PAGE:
Panarctic Flora


342008 Calamagrostis lapponica (Wahlenb.) Hartm.


Geography: Circumboreal-polar.

Notes: A recent survey (2008-2009) of northern European and North American material (ALA, BG, O, TRH, TROM) makes us wonder what Calamagrostis lapponica is and how it should be circumscribed and possibly subdivided. It is either a complicated species or a group of species. Nygren (1946) suggested C. lapponica to be one or more apomictic derivatives from the mainly tetraploid and sexual C. neglecta, possibly also involving other species. This hypothesis was supported by Greene (1980, 1984) and by Tzvelev (in comment). There are at least three aspects that count against an origin from C. neglecta alone: reports of tetraploids also within C. lapponica s. lat. (see below), several morphological features (with no overlap with tetraploid C. neglecta), and preference in C. lapponica for very different sites, mainly acidic, dry, grassy or ericaceous heaths and forests vs. circumneutral to basic, rich fens, swamps, and shores for C. neglecta s. lat. We have found northern European C. lapponica and C. neglecta to differ disjunctly (in many characters) but we accept that this line is more problematic to draw in the material from northern North America.

Russian authors, including Tzvelev (PAF proposal and elsewhere), accept two species or subspecies: a mainly arctic and very high-polyploid subsp. lapponica, and a mainly boreal and more low-polyploid subsp. sibirica (C. sibirica, including C. lapponica var. groenlandica and var. nearctica). The gap in the ploidy levels is appreciable. The very numerous chromosome counts are either at (4x-)6x(-7x) for subsp. sibirica or at (12x-)16x(-20x) for subsp. lapponica. These taxa have not been considered by North American or northwestern European authors until recently. Soreng and Greene in Soreng et al. (2003) and Marr et al. (2007) recognized only one species without subdivisions for North America.

Elven et al. (2005, 2010) revised the Norwegian and some northern Swedish and Finnish material into two groups differing in some morphological features, in ecology, and in geographical ranges, but ploidy levels in this herbarium material are and probably will remain unknown. The material which conforms morphologically to the presumed low-polyploid subsp. sibirica differs more from the (mainly) tetraploid C. neglecta (see the hypothesis above) than that which conforms to the presumed high-polyploid subsp. lapponica. If C. neglecta is involved in the parentage of C. lapponica s. lat., morphology suggests that it is involved in subsp. lapponica but probably not in subsp. sibirica. For these reasons we are ready to accept two taxa, as races or species. An argument for races is that the differences are few, for species that the taxa are largely sympatric and not connected by any obvious transitions (and the intermediate ploidy levels of 8x-11x are not documented). There are, however, three arguments against recognition of two species: (a) There is yet little documentation for the presumed correlation between morphology and ploidy levels. (b) We do not know whether there is a discontinuity in the morphological differences throughout, even if the differences in the Fennoscandian material are distinct (albeit few). (c) We have found the same criteria much more difficult to apply on northwestern North American material. And (d), both the proposed races (and ploidy groups) are reported (by Tzvelev) to occur more or less in parallel from northern Fennoscandia throughout European Russia, Siberia, and North America to northeastern Canada. However, if a correlation between morphology and ploidy level(s) could be documented throughout this wide range, it would support rank as two species rather than races as would the suggested background in different parental combinations if that hypothesis could find molecular support. A rough survey of a northwestern North American material (ALA) in 2009 revealed very little obvious subsp. sibirica (based on the Russian and Scandinavian morphological criteria).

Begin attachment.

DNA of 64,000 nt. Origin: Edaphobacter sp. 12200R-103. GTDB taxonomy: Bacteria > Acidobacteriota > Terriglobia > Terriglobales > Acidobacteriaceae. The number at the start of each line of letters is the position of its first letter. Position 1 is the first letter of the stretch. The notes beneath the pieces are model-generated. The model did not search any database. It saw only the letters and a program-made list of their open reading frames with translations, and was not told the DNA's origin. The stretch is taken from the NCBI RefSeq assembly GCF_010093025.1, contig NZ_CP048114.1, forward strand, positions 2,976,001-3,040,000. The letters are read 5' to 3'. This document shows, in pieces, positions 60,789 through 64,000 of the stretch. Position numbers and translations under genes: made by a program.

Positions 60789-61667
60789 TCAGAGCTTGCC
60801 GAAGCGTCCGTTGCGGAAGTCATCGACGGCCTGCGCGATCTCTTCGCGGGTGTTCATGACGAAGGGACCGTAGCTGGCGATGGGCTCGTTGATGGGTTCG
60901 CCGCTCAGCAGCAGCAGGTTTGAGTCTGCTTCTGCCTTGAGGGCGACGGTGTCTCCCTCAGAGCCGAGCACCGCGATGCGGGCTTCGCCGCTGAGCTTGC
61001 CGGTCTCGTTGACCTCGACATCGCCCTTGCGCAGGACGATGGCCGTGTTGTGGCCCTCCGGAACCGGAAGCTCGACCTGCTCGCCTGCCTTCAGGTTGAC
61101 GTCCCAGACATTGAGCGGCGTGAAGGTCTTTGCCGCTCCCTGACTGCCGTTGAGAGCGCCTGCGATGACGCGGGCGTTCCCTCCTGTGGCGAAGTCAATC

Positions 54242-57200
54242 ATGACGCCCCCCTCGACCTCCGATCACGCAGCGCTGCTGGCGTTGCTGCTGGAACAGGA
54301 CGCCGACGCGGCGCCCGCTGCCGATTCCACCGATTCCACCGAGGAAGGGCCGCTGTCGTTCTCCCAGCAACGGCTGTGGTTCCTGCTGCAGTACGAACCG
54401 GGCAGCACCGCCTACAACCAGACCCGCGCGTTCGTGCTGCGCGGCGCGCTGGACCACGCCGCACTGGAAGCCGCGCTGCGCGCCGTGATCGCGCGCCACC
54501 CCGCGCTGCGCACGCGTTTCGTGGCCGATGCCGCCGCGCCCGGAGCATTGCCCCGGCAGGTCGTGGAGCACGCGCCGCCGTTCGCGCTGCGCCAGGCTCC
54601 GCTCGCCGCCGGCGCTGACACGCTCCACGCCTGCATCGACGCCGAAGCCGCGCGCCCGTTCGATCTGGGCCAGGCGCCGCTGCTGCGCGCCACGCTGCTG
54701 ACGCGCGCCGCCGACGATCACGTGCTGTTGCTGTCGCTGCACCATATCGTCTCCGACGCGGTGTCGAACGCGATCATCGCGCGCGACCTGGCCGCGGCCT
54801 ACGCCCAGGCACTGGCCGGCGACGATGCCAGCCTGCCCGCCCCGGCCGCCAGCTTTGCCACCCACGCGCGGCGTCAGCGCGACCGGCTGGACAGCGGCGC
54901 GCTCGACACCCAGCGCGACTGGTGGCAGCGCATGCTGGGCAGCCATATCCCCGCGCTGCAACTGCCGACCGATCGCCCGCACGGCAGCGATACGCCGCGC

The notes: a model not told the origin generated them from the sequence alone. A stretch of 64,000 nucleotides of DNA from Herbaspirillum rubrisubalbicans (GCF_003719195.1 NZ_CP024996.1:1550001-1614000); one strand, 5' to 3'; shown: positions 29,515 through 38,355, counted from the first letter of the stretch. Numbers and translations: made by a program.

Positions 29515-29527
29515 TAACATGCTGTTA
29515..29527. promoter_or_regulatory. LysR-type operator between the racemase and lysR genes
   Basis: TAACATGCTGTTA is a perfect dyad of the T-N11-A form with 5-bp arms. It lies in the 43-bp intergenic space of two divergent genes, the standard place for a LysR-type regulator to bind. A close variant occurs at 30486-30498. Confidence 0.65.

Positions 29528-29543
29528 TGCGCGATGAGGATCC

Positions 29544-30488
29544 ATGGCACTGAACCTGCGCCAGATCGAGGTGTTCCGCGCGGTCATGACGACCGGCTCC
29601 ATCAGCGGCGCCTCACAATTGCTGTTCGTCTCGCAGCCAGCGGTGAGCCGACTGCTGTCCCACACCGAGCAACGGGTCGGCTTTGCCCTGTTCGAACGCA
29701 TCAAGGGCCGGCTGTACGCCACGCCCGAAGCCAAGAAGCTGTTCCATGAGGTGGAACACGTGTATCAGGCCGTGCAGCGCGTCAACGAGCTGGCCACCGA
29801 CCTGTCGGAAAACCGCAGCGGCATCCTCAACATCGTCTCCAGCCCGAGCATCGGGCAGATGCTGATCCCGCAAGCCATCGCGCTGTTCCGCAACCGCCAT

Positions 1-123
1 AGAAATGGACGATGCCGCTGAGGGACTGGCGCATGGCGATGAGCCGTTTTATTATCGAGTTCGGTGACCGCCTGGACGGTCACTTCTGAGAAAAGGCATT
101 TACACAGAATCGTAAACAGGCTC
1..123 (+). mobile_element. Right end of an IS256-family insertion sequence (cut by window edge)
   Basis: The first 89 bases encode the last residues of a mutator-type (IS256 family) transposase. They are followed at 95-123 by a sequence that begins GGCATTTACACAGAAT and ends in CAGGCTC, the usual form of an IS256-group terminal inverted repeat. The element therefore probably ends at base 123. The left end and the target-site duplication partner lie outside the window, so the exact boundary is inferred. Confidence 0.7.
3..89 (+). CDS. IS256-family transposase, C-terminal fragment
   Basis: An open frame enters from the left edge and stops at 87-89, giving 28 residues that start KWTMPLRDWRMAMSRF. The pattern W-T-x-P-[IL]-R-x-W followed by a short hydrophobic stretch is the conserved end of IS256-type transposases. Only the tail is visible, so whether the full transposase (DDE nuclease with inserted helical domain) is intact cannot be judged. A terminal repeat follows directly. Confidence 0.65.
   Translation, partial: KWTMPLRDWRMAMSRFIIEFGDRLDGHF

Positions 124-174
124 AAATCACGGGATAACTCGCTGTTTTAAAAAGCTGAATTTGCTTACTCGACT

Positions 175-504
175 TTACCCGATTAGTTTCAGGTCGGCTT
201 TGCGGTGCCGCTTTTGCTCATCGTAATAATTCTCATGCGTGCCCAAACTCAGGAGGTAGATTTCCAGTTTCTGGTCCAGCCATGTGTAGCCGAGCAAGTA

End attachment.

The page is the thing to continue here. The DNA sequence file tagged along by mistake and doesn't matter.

Wahlenberg's Arundo lapponica was described and with designated lectotype from northern Finland (boreal), where both hexaploids and high polyploids are well documented (Nygren 1946), and where from morphological evidence both subsp. lapponica and subsp. sibirica occur. The type specimen (UPS) is in good condition and shows the large, long-branched panicle and some other panicle features conforming to subsp. sibirica but the perhaps more important leaf features conforming to subsp. lapponica.

The ranges of the two taxa are not clear. The low-polyploids (4x-7x, presumably subsp. sibirica) are documented from northern Fennoscandia, European Russia, Siberia, the Russian Far East, Canada, and Greenland. The high-polyploids (12-20x, presumably subsp. lapponica) are documented from southern and northern Fennoscandia, European Russia, Siberia, the Russian Far East, Alaska, and Canada (but not from Greenland). In northernmost Fennoscandia, morphologically defined subsp. lapponica reaches the Arctic, whereas subsp. sibirica is restricted to the boreal valleys. The regions reported by Tzvelev's (PAF proposal) for the two proposed races are tentatively accepted but have been revised for Fennoscandia.

Higher Taxa